No Cross, No Crown
1874 Anna K. Weaver albumen silver print of a photogram sheet and image: 10 3/8 x 8 1/2 in. (26.3 x 21.5 cm.) Smithsonian American Art Museum Museum purchase from the Charles Isaacs Collection made possible in part by the Luisita L. and Franz H. Denghausen Endowment 1994.91.284 Not currently on view
No Cross, No Crown combines references to spiritual belief and botany in a photogram, an image made by arranging objects on lightsensitive paper. When Anna K. Weaver created her picture, many accomplished women botanists were struggling in vain to join the nation’s ranks of male professionals. Even the eminent Elizabeth Britton, author of hundreds of botanical articles and founder of two botanical societies, was awarded only an “honorary” curatorship at the New York Botanical Garden, which she also helped to found. In the context of its time, Weaver’s innovative image makes a poignant connection to the plight of those who were challenging the convention that females should devote their talents to cooking, embroidery, and other domestic arts.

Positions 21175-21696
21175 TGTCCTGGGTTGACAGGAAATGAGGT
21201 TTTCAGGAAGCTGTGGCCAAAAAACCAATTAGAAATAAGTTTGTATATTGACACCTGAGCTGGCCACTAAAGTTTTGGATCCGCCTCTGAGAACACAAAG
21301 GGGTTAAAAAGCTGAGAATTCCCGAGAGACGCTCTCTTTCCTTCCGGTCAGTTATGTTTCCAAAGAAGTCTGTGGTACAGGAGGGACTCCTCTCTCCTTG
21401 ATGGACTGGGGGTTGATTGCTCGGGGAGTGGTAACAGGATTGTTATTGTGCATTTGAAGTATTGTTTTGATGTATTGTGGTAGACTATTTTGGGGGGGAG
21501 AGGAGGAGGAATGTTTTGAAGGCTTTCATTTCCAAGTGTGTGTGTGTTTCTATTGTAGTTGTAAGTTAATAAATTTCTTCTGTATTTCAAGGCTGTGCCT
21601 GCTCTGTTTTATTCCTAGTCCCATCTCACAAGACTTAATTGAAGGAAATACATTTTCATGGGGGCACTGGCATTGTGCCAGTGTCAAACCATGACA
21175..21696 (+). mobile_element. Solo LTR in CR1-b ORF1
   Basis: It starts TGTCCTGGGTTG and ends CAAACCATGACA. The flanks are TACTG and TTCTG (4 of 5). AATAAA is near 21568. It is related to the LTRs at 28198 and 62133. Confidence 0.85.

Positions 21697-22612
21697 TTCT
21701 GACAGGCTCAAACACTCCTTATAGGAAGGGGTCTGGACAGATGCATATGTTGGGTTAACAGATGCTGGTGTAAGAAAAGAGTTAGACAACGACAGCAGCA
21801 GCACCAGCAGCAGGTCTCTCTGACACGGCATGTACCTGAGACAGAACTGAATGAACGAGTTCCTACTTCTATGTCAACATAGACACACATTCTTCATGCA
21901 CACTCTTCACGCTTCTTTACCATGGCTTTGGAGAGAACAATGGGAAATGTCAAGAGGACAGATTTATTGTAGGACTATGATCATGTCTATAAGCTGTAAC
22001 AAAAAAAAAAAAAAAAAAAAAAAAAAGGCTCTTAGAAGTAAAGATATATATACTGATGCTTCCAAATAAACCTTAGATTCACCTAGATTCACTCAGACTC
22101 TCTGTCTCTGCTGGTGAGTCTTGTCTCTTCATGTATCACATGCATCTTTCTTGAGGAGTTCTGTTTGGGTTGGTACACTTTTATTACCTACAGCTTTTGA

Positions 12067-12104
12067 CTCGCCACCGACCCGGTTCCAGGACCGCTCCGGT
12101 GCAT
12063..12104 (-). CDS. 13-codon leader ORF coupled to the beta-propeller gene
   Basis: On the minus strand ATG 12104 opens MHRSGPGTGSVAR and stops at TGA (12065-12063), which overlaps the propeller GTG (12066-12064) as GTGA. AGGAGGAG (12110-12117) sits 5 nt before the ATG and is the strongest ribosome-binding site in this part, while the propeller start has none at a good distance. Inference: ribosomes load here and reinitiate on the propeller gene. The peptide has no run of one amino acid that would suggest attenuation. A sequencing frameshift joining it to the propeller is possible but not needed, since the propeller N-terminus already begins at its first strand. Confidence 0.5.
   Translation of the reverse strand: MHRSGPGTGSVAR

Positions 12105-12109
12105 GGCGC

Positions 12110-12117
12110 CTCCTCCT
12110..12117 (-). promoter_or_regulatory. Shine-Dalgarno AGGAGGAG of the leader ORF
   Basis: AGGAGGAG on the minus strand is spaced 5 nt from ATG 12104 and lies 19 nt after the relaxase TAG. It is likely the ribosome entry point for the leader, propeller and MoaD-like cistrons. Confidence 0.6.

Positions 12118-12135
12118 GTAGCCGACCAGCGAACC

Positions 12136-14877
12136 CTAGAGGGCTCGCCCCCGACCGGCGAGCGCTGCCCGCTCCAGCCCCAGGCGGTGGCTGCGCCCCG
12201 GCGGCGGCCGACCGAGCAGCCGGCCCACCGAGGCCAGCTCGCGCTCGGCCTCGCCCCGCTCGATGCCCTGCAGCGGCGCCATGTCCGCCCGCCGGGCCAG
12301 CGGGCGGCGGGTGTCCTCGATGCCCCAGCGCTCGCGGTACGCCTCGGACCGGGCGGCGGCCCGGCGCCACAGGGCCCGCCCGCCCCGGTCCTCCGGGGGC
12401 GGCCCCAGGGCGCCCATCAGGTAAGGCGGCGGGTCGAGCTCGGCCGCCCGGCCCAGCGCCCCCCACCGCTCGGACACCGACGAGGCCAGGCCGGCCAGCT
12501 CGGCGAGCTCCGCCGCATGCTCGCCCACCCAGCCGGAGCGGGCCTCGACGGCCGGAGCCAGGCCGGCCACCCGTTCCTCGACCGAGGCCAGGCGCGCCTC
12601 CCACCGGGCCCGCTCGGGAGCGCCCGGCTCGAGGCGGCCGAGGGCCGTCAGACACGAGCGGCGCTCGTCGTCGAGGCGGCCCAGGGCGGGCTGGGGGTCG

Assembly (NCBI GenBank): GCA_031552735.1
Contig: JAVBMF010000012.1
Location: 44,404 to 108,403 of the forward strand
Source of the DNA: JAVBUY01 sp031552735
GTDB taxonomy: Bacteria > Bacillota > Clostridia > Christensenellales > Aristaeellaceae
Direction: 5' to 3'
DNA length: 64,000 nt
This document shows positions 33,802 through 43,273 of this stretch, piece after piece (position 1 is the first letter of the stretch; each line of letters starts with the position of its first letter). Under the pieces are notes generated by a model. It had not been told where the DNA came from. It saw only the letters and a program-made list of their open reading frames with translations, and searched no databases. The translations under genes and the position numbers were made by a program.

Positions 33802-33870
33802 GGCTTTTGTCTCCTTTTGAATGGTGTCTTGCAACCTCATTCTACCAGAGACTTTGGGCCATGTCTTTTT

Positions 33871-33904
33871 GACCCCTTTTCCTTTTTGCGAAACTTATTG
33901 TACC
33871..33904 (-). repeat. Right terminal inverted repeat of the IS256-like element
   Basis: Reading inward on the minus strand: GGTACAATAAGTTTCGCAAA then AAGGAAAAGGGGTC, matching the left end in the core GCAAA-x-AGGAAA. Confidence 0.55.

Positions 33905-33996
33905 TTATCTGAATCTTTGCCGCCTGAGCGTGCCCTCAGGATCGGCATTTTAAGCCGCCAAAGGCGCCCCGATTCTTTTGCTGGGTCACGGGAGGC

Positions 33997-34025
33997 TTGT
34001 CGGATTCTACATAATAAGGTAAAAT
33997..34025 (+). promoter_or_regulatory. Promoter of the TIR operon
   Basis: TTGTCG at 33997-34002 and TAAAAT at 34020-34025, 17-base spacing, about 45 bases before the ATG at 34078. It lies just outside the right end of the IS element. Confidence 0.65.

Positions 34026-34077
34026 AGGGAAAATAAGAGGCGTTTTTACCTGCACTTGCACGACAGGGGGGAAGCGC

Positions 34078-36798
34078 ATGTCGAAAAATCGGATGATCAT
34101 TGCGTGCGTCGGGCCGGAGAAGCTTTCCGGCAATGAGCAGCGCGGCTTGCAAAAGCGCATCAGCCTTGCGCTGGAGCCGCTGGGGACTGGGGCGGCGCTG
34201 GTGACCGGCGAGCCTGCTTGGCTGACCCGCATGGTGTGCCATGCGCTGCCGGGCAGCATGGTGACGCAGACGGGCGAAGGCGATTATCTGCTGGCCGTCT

The Great American Hall of Wonders, 2011
Allegory - religion - salvation
Object - foliage - fern
photography - photoprint